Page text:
Having said this, high wing planes do tend to need more downthrust due to the thrustline being well below the wing, so even with the CG optimised you might still need a fair bit of downthrust but nothing like 15 deg.

Good online CG calcs can be a big help in getting your CG close, then just fine tune by flight test. This one is good for planes with simple geometry: http://adamone.rchomepage.com/cg_calc.htm
Use a 5% static margin as the starting point for aft CG limit. You may get a bit further back but be careful.
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Old 04-10-2012, 12:10 AM   #20
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If I remember right I am actually behind eflights recommendations, meaning more tail heavy then they reccomend. I slid the 1800 battery from the front of the tray all the way back, right now its about 1" from the firewall.

It can't be THAT nose heavy. Takes off and lands wonderfully, knife edges well, the only thing it does is pitch up hard, andits directly poportinal to my speed. Coasting throttle off, it drops nice and level in a full stall. Some times one wingtip will drop, but generally I attribute this to the wind. The nose does not drop, or pitch at all in a full level stall. I just don't see how my cg could possibly be that far off. I can also hover it for a couple seconds, and again, one of the wing tips drops, but if I try to correct it, it trades wing tips.
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Old 04-10-2012, 01:12 PM   #21
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Dear JetPlaneFlyer, I am scratch-building my first depron plane, a "piper cub-ish" trainer –after the wonderful Sterling plans from their kit from the 50’s, enlarged to reach a wingspan of about 110 cm.
The idea so far was to make it flat bottom, but you got me thinking. See, I am building this Piper as a high-winged trainer, to regain my thumb/index dexterity, rusted since the 80’s huge (180 cm WS) Ugly Sticks with those messy .60 engines (no love lost, really). My plan has always been to take the finished plane to the field and have an experienced flier to test and trim it for me before I make “my” maiden flight.
That being said, would it not make a lot of sense to make it symmetrical already (keeping the dihedral angle)? And without any wing deCAlage or propeller down/ side thrust?
Thanks for your help!
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Old 04-10-2012, 01:42 PM   #22
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Originally Posted by hayofstacks View Post
If I remember right I am actually behind eflights recommendations, meaning more tail heavy then they reccomend.
Did you try plugging the dimensions into the online CG calculator?

Alternativly.. Trim the model carefully to fly hands-off straight and level at normal flying speed. From high altitude push the nose hard down into a 45 degree (or steeper) dive.


Hands off the sticks what does it do?
  • If it continues in a 45 degree dive without either recovering or the dive getting any steeper then you have neutral stability. This represents the furtherst back CG position you would ever want to use, probably a bit too far back for most purposes but maybe desirable for an aerobatic/3D model.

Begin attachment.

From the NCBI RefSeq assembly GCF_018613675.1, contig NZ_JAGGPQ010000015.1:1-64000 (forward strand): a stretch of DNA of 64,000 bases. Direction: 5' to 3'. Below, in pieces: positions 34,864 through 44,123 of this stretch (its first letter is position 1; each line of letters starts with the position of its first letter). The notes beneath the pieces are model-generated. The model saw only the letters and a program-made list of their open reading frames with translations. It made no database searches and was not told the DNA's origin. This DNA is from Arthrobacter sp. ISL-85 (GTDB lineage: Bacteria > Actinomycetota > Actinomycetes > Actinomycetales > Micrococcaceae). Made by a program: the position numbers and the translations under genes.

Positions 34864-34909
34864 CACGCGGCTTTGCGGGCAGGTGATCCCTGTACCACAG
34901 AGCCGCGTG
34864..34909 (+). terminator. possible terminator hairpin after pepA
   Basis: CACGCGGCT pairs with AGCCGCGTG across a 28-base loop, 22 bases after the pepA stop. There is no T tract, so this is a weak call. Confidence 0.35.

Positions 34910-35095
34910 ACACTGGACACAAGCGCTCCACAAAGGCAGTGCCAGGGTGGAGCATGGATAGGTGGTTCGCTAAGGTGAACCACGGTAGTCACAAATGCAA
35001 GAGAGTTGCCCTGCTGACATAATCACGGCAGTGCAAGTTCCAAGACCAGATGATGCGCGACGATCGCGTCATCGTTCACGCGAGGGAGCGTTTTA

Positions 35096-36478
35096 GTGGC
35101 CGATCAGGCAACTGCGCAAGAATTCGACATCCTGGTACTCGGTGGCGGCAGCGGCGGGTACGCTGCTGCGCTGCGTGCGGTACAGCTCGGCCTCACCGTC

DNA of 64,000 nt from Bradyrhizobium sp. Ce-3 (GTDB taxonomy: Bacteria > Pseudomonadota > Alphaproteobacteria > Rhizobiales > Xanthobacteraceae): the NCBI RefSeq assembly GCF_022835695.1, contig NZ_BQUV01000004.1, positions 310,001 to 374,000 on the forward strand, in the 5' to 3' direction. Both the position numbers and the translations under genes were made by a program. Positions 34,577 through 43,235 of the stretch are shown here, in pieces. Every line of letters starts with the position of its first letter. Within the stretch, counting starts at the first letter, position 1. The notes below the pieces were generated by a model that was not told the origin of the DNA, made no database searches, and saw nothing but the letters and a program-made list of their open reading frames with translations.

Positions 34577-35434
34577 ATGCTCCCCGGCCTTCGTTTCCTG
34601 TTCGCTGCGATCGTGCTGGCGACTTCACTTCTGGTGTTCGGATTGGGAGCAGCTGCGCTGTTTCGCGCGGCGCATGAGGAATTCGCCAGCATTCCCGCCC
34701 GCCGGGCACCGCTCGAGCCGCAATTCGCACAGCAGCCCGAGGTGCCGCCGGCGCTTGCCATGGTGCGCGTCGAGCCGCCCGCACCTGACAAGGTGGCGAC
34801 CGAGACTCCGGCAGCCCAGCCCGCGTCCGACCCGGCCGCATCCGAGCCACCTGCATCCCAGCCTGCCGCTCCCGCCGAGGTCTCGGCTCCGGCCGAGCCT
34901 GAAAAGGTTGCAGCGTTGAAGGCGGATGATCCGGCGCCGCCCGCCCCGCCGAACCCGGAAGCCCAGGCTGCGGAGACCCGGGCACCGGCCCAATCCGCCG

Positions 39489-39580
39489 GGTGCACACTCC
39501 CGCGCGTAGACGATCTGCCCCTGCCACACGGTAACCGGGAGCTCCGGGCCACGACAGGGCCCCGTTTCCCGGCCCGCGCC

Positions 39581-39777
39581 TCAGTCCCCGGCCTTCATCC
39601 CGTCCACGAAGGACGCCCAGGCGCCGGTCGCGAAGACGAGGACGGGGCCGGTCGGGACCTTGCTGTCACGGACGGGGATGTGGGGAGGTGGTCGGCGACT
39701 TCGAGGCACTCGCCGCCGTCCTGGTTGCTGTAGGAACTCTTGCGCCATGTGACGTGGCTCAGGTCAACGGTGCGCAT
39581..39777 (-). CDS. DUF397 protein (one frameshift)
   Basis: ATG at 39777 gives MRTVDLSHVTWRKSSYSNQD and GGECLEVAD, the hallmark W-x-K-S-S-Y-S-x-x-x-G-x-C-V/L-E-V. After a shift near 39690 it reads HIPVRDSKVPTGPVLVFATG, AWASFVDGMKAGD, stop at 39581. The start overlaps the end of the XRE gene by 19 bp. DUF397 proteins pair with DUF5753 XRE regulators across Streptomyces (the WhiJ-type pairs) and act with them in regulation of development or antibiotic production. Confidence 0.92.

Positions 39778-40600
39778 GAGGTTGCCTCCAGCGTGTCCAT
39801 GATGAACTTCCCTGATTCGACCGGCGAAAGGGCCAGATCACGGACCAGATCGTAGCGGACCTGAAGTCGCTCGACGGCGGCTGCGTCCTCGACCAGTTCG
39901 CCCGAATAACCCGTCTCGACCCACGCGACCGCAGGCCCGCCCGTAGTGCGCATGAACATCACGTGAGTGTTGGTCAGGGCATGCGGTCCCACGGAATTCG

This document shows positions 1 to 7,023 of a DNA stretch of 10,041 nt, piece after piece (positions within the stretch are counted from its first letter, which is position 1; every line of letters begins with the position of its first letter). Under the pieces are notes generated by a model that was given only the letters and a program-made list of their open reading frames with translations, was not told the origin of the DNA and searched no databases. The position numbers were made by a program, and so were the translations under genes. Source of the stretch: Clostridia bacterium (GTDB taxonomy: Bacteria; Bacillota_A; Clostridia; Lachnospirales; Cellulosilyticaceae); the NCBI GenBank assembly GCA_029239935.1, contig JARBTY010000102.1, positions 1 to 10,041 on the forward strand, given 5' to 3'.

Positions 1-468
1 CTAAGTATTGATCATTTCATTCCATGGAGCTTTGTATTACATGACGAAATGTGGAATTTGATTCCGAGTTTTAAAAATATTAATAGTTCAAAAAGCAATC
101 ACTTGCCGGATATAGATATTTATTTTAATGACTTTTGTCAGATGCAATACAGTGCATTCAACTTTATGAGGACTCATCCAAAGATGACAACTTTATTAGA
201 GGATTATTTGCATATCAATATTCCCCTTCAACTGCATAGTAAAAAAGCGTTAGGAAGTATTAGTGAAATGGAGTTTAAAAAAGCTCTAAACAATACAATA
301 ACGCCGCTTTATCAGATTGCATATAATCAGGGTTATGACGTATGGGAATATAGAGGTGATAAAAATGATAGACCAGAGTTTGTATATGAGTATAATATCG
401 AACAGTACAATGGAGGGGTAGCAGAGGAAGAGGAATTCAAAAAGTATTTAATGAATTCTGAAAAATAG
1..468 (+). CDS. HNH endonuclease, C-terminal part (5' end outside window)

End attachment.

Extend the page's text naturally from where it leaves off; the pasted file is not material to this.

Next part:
• If it tends to recover from the dive gradually then that is the ideal CG position for most general purposes.
  • It it recovers from the dive quickly and maybe rears up into a stall or even loops on it's own, then that indicates excessive stability, CG too far forward.
  • If the dive gets steeper and maybe even 'tucks-under' into inverted flight then that is an unstable plane, very dangerous, CG too far back.
Once you have found the proper CG position as above by adjusting the CG and elevator trim then you can shim the wing and/or stabiliser to allow the elevator to be set 'straight'. You will almost certainly then find that you can remove most of your downthrust.


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Old 04-10-2012, 01:48 PM   #23
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Originally Posted by Air-on View Post
Dear JetPlaneFlyer, I am scratch-building my first depron plane, a "piper cub-ish" trainer –after the wonderful Sterling plans from their kit from the 50’s,
Aharon,

Sounds like an interesting project. for your purposes I'm sure a flat bottom airfoil with the tail set level with the bottom surface will be good enough to get you in the air. If in the design you allow for the stabiliser to be adjustable then you can fine trim the model ance you get if flying using the procedure outlined above.. Or if it flies fine then dont even worry about it.
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Old 04-10-2012, 02:57 PM   #24
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Originally Posted by JetPlaneFlyer View Post
Aharon,

Sounds like an interesting project. for your purposes I'm sure a flat bottom airfoil with the tail set level with the bottom surface will be good enough to get you in the air.
Thank you. In this case, should I keep the plans' wing deCAlage and motor down/right thrust?
If in the design you allow for the stabiliser to be adjustable then you can fine trim the model ance you get if flying using the procedure outlined above.. Or if it flies fine then dont even worry about it.
That is the kind of hint I love most: the "doable" type!

Your advice on CG is very clear, thank you again. I will try to attach a picture, but I should man up and start the build thread. Do I really need a "clean sheet" to show, tile for pdf and all that? I mean, why would someone... never mind the defeatist.
Bye, Aharon


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Old 04-10-2012, 08:54 PM   #25
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Originally Posted by Air-on View Post
Thank you. In this case, should I keep the plans' wing deCAlage and motor down/right thrust?
looks like a feather light build.. Yes, I'd stick with the plan rigging angles and only change if it proves to need it.